Sex and history? To some, the most beautiful pastime and what feels like the most boring school subject in the world may seem incompatible. But if you join historians on their search for the clitoris, it quickly becomes clear that this research is anything but trivial.
Where does one dig if one wants to write sexual history based on finds? There are numerous answers to this question, but one thing is for sure: Not in the ground. A researcher would not get very far looking for the clitoris and other delightful and stimulating topics there. This specific field of research is by no means hermetically sealed off; it unites, among others, the field of body history, gender and educational research as well as social and political history. A multi-perspective and interdisciplinary approach are indispensable. In order to be able to dedicate oneself to those scholars who produce research results for the Luxembourg context, we must take a step back in time and also look beyond the national borders.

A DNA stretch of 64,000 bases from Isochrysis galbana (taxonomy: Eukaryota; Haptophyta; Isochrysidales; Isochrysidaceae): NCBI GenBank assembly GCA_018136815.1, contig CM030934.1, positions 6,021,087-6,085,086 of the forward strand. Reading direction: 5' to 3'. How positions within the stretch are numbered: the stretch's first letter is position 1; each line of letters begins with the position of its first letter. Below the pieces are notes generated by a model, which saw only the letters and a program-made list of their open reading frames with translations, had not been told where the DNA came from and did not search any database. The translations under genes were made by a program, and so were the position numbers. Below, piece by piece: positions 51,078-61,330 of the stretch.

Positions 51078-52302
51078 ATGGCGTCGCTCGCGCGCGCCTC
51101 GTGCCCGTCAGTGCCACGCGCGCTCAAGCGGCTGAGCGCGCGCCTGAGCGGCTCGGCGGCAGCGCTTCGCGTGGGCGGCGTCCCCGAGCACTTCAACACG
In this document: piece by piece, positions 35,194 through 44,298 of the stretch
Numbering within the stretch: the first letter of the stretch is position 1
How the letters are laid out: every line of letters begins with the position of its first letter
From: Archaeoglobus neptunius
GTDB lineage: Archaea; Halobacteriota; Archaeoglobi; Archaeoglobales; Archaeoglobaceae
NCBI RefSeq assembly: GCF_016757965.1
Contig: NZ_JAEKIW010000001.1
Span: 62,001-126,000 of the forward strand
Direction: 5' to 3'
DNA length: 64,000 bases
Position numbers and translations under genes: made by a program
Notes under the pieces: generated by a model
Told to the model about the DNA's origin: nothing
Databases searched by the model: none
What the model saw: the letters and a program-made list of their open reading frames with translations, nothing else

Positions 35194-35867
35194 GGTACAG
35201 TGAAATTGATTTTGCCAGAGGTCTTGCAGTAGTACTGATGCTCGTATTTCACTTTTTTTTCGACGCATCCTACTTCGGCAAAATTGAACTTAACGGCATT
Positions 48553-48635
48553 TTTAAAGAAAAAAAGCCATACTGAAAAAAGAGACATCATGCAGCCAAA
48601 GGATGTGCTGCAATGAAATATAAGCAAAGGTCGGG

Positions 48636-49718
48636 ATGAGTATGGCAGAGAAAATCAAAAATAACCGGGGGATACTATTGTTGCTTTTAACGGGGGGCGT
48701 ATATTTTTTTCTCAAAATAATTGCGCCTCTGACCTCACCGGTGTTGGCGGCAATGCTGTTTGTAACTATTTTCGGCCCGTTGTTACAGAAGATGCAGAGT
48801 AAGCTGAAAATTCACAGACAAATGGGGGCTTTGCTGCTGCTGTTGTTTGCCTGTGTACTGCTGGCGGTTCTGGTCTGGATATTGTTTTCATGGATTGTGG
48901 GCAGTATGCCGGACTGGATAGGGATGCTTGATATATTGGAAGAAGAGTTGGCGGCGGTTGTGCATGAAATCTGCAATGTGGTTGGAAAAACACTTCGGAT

An explosive subject
While Alfred Kinsey's research team had already published a report on the sexuality of male Americans in 1947, in 1953 they detonated the so-called "K-bomb"1 . The term refers to the publication date of the second report, which focused on the sexuality of female Americans. On the same day, the world public learned both about how many American women on average masturbated and already had same-sex experiences, and about the Soviet Union having a hydrogen bomb. Two different pieces of information with comparable explosive power. Especially since Kinsey's research showed that the scientific findings were fundamentally different from the prevailing sexual morality and that this discrepancy could no longer be ignored.
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